Anaplastic thyroid cancer is most often treated with a thyroidectomy, which is a surgical procedure where the thyroid gland is removed. Sometimes, enlarged lymph nodes are removed at the same time to test for signs of cancer. After surgery, thyroid hormone medications are administered to replace the hormones your thyroid produced and help to prevent cancer cells from growing. Most people will also be given radioactive iodine to make sure all thyroid tissue is completely gone, as well as any cancer cells that may have been left behind. Other follow-up treatments include a combination of chemotherapy, which is a drug therapy that kills cancer cells, and radiation therapy, a beam of radiation that is pointed at precise places on the neck. Sometimes, a clinical trial, or cancer treatment study, is available to people with anaplastic thyroid cancer.
A Answers (2)
Honor Society of Nursing (STTI) answered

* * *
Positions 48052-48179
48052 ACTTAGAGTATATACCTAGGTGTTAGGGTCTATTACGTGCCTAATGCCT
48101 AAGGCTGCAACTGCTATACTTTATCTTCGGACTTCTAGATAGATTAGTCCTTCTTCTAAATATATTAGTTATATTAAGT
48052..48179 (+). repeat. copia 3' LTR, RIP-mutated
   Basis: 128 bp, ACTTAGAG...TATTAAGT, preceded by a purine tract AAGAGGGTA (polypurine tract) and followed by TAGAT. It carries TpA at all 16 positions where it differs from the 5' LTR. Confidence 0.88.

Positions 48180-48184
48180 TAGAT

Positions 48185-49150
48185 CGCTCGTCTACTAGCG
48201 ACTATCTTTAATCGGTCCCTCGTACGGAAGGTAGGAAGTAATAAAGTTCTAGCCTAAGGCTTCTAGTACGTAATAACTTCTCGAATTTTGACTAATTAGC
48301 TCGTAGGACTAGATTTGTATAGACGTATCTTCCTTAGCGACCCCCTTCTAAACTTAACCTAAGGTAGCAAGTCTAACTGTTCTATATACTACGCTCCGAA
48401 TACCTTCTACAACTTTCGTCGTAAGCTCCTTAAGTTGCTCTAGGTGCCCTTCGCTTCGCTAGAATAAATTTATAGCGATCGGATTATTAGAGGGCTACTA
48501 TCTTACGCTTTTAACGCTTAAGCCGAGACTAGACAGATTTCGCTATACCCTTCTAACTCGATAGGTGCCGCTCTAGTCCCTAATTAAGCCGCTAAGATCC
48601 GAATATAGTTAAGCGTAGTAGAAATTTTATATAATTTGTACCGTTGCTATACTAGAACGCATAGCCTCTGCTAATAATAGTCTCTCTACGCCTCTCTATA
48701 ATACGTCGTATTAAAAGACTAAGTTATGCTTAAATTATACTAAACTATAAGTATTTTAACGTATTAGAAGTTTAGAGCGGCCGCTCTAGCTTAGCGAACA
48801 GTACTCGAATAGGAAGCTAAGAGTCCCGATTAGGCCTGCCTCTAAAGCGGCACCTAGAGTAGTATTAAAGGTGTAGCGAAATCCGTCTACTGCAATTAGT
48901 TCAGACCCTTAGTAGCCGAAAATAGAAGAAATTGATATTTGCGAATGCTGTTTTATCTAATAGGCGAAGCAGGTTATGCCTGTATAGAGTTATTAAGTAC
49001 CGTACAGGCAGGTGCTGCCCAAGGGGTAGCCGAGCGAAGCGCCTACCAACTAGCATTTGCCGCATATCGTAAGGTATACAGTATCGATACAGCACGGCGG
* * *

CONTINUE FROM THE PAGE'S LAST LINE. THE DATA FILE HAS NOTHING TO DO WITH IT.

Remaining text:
James Lee, MD, Endocrinology, Diabetes & Metabolism, answered on behalf of Columbia University Department of Surgery
The best treatment for anaplastic thyroid cancer is complete surgical removal. Even those patients with potentially resectable disease will usually have invasion into surrounding structures like the windpipe, esophagus, and large blood vessels, and often grow into the chest so that complete resection is seldom possible. Patients with resected anaplastic thyroid cancer will likely need to join a clinical trial of chemotherapy and/or radiation therapy to further treat their disease. A small percentage of people with early stage disease that can be completely removed may live for many years after their diagnosis. However, most patients will have unresectable disease (i.e. cannot be completely removed surgically) at the time of diagnosis. For patients with unresectable disease, it is important to decide how best to improve the patient’s quality of life and make their remaining days as comfortable and fulfilling as possible.
Some patients may be candidates for palliative surgery (i.e. treatment that is not curative but attempts to improve quality of life). This may include a tracheostomy tube (i.e. a tube through the skin into the trachea that helps them to breathe) and/or a feeding tube (i.e. a tube through the skin into the stomach through which they can be fed). However, some patients may choose to enter hospice care in which all therapies are aimed at making them as comfortable as possible for their remaining time.